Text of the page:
Conclusions

We found a strong association between DM and anemia that was more prominent among men than among women. We also determined that the serum creatinine level had a greater influence on DM and anemia in women than in men.

Peer Review reports

Background

Diabetes mellitus (DM) is a chronic disease that causes hyperglycemia because of impaired insulin secretion by pancreatic beta cells and peripheral insulin resistance, which may lead to serious complications [1]. As of 2019, the number of patients with DM worldwide was approximately 422 million, with an estimated prevalence of 8.5% [2]. The incidence of DM is increasing most rapidly among middle-to-low income countries [3], and it is predicted that one in 10 adults aged ≥20 years will have DM by 2045 [4]. Such a marked increase in the prevalence of DM could pose a significant economic burden on a country’s healthcare system. According to data from the Health Insurance Review and Assessment Service [5], the total cost of care for patients diagnosed with DM in the US was 573.7 billion won in 2019, an increase of 8.3% from that in the previous year [6].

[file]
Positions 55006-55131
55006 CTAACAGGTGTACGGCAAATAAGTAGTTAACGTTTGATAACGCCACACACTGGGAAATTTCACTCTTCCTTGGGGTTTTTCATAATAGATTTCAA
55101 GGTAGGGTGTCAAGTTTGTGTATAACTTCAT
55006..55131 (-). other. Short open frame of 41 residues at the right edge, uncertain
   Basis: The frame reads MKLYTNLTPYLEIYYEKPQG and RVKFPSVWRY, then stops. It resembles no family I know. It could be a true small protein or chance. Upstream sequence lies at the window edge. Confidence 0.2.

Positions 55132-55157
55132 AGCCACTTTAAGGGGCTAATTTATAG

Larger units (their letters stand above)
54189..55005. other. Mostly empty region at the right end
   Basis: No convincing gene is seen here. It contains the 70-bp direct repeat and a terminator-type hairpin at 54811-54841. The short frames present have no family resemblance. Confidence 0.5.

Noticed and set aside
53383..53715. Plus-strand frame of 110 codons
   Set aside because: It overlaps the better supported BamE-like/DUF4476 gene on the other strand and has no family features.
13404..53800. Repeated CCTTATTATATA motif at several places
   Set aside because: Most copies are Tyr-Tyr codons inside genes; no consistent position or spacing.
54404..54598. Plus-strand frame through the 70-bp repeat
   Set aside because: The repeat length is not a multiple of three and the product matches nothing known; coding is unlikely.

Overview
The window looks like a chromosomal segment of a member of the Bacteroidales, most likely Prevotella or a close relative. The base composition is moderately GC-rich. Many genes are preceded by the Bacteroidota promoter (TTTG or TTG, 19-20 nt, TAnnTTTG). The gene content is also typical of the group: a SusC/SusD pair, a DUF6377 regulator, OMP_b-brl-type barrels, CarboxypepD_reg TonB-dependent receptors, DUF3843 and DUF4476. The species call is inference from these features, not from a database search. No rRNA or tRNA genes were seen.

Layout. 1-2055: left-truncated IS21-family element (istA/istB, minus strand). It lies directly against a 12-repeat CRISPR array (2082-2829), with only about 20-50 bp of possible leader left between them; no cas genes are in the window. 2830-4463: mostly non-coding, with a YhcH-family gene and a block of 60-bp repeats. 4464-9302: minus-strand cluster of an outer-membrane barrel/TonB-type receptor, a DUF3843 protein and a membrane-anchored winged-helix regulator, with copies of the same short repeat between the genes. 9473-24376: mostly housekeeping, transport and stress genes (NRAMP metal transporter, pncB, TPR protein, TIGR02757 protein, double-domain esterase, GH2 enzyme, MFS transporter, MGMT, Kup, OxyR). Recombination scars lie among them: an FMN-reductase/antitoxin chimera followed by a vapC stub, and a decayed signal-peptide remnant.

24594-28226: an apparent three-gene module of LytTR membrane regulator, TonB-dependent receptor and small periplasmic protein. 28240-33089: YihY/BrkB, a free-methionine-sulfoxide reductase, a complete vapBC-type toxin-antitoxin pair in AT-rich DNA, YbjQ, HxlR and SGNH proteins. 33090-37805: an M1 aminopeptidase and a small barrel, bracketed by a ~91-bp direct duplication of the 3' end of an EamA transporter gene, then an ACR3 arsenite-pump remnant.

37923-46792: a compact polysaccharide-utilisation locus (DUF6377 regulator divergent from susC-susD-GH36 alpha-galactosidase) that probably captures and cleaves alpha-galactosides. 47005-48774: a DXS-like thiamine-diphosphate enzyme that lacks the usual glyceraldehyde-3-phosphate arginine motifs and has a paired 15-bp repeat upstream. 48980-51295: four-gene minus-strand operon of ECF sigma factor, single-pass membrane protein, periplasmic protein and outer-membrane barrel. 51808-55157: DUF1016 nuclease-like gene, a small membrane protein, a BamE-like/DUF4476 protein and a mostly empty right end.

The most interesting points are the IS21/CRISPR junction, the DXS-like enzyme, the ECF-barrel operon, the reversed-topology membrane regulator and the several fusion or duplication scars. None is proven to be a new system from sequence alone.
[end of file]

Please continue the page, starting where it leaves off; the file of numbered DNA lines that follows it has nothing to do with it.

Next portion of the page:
Approximately 50–80% of patients with cardiovascular disease die, and DM may increase the risk of cardiovascular disease by increasing blood cholesterol and triglyceride levels. Accordingly, cardiovascular disease is considered a major cause of premature death, and its incidence among patients with DM reaches 20% after approximately 7 years [7]. Moreover, DM is often accompanied by acute or chronic complications, and because chronic complications are directly associated with patient death, prevention of such complications is of utmost importance.